Looking at these I see three main themes:
- The failure of ideas
- The illusion of energy
- A feeling of something deeper in life
When these become apparent they often seem to degrade or erode the person and can be difficult. This is often described as “getting old”. Actually, they are undermining but what they are undermining is the “youthful self” and the “youthful illusion”. This fact shows that youth is only a phase in life and that the illusion of youth eventually comes crashing down as one ages.
The fall of the “youthful self” and “youthful illusion” can cause great problems. It tends to create a vacuum or absence. Naturally, this empty space has to be filled. This can be dealt with a number of ways, such as:
- Apathy. Basically, coming to a halt in life and as a person. My observation is that this is actually very common. In fact, for many people retirement is nothing but apathy. I call this “retirement apathy”.
- A “going with the flow”. This means that, as life progresses, you just go along with things and accept whatever happens. In some cases, this is tantamount to relinquishing control of ones life to “old age”.
- Try to remain in the “youthful self”. This seems the unhealthiest path. A person basically remains in, and tries to be, in their “youthful self”. A person basically lives a life of lying and deception. I tend to think it causes a lot of depression and despair, actually making people age quicker.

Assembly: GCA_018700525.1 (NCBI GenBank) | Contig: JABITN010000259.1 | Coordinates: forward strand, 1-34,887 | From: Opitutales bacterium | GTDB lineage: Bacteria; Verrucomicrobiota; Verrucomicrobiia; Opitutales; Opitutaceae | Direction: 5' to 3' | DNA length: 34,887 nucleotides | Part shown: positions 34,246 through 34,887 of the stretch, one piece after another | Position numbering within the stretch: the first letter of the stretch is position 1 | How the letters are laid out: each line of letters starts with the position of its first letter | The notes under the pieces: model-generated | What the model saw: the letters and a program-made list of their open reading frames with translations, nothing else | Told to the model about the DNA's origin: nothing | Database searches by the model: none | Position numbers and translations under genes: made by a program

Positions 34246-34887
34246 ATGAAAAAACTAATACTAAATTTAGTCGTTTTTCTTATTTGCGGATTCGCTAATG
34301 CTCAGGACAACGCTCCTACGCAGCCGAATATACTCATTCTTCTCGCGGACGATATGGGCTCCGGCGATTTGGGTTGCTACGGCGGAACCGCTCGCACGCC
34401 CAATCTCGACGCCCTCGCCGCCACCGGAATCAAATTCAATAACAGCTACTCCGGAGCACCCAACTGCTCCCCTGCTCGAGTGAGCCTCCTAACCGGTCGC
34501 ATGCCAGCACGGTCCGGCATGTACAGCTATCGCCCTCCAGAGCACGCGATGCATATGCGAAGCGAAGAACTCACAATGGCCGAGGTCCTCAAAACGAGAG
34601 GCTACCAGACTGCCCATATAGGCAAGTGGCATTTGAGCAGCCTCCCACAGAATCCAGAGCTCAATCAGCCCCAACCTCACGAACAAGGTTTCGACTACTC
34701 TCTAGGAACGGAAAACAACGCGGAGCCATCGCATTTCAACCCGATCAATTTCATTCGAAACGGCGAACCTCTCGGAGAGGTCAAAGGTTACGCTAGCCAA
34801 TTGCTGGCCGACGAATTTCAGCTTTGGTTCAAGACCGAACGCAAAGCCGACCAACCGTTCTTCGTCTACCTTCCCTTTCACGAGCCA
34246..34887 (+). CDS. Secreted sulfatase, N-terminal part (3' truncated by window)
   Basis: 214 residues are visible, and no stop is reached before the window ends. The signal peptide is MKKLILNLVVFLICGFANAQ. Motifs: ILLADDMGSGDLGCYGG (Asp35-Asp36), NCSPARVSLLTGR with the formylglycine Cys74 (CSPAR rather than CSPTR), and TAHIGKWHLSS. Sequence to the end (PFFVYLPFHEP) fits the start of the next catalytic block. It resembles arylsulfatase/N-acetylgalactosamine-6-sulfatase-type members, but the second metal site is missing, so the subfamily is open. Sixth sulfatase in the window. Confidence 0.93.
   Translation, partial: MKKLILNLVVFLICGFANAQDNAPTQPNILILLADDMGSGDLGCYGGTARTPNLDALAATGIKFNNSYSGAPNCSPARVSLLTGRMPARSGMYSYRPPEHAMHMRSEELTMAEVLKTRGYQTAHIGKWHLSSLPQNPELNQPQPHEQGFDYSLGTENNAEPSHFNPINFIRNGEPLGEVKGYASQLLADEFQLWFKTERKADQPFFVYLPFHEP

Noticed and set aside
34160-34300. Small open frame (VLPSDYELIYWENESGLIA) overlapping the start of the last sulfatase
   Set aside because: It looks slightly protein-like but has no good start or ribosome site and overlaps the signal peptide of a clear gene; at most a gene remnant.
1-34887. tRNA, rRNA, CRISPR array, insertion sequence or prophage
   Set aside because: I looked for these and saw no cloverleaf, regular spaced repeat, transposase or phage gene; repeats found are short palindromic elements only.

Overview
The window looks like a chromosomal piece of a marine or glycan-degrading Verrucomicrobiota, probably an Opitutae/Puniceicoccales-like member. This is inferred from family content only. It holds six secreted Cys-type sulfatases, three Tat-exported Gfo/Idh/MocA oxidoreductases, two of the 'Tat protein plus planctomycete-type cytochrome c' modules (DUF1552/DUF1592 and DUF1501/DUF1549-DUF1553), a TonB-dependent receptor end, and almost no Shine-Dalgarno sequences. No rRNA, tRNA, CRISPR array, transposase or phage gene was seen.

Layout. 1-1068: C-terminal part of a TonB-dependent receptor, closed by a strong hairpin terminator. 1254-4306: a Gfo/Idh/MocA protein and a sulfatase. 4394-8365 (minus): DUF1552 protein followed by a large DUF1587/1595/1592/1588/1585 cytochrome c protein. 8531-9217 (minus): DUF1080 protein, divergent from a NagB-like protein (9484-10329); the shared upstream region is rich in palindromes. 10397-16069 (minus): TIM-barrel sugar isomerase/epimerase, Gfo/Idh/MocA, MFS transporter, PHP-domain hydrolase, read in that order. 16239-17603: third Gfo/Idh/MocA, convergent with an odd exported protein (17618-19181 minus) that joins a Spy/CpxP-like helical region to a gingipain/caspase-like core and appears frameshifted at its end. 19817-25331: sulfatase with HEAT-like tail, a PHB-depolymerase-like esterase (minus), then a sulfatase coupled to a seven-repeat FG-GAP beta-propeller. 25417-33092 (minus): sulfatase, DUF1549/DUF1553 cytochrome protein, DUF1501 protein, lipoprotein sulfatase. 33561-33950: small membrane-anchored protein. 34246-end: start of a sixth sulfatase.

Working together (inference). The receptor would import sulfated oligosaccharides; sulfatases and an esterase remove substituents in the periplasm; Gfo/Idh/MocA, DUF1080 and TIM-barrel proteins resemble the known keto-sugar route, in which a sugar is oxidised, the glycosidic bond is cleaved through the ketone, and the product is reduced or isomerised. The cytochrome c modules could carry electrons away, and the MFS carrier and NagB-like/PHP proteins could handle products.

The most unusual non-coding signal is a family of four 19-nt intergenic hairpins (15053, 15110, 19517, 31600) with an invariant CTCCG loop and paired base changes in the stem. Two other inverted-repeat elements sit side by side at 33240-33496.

- A “hanging on” to the “youthful self” while accepting that one is getting older. Here a person tries to keep up the “youthful illusion” even though they know they are getting older. In this way, they are like “half young, half old”.
- The growth of a new self, the “older self”. It seems, to me, that this is the healthiest path. This requires, of course, the abandoning of the “youthful self” and “youthful illusion”. This path means that old age is actually a time of transformation. It means that old age is a time of great inquiry into life and ones self. In many ways, the feeling of “getting stupid”, as we get older, is like a calling card that we need to look deeper, and transform ourselves, and find this new “older self”. If we don’t then we truly “get old”.